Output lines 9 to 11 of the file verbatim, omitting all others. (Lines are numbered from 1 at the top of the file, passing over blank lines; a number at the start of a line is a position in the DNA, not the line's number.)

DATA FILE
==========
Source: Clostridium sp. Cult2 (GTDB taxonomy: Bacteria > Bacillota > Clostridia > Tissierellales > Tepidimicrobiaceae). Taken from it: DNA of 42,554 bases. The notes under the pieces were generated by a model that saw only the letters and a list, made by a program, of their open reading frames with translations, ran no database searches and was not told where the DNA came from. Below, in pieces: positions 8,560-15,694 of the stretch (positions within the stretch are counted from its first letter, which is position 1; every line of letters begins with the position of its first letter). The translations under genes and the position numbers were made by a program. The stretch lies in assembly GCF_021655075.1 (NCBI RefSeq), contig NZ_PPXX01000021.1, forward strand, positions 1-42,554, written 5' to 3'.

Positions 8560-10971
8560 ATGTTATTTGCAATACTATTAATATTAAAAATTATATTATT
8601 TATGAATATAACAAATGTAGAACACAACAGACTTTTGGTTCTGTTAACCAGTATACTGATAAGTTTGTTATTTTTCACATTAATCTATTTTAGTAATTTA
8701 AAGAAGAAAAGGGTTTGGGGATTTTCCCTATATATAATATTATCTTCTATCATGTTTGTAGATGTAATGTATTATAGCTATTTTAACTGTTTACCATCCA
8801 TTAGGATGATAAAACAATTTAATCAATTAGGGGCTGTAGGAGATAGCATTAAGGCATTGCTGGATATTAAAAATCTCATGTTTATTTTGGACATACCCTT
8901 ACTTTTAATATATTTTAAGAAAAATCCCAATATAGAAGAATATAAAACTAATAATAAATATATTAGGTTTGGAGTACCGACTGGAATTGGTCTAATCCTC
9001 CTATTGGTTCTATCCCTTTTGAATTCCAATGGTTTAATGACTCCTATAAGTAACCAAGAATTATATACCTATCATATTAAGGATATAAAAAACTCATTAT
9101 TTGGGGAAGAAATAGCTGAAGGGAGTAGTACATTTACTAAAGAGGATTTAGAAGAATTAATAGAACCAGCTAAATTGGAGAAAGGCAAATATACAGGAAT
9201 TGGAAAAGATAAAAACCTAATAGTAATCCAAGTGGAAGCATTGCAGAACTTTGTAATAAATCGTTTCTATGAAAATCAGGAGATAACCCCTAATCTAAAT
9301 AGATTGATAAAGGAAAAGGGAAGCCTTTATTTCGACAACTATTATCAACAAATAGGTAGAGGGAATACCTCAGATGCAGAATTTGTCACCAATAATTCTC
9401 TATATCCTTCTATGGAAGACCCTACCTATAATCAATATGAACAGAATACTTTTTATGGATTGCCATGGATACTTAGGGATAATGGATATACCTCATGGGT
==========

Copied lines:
9101 TTGGGGAAGAAATAGCTGAAGGGAGTAGTACATTTACTAAAGAGGATTTAGAAGAATTAATAGAACCAGCTAAATTGGAGAAAGGCAAATATACAGGAAT
9201 TGGAAAAGATAAAAACCTAATAGTAATCCAAGTGGAAGCATTGCAGAACTTTGTAATAAATCGTTTCTATGAAAATCAGGAGATAACCCCTAATCTAAAT
9301 AGATTGATAAAGGAAAAGGGAAGCCTTTATTTCGACAACTATTATCAACAAATAGGTAGAGGGAATACCTCAGATGCAGAATTTGTCACCAATAATTCTC